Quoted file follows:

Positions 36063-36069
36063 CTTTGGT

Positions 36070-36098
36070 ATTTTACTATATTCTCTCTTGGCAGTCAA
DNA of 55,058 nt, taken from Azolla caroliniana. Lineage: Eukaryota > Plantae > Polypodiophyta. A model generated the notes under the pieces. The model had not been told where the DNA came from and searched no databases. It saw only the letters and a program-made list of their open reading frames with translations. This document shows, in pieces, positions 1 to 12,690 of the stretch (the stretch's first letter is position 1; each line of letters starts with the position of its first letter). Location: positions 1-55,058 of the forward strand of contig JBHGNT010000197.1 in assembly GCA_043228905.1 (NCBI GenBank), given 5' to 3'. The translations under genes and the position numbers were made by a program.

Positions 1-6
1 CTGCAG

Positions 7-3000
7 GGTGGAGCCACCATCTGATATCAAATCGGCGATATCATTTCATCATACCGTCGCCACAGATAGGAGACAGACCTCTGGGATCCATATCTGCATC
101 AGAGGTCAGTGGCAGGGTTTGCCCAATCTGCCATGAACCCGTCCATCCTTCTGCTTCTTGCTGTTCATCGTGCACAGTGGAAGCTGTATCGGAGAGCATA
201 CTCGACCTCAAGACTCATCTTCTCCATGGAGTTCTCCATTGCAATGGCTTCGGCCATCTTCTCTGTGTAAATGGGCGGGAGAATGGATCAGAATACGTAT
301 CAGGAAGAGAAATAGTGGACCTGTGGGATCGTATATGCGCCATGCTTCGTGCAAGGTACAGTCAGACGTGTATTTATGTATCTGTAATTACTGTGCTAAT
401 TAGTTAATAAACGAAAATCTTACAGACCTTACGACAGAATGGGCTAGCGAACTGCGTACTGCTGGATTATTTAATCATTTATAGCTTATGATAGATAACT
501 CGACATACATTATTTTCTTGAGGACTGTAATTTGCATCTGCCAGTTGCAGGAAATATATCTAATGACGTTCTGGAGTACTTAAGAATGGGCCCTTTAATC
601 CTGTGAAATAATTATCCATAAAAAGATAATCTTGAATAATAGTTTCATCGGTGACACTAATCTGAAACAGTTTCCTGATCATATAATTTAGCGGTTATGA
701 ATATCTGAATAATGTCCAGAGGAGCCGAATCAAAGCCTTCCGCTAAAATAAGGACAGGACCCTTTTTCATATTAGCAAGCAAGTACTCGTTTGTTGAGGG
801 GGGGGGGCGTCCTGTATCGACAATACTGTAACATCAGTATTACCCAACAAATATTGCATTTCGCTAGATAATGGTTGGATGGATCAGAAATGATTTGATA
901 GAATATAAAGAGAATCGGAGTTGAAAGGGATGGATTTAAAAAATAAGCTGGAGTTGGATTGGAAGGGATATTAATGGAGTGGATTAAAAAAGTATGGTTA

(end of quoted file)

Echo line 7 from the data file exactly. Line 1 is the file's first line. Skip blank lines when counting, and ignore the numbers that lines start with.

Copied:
1 CTGCAG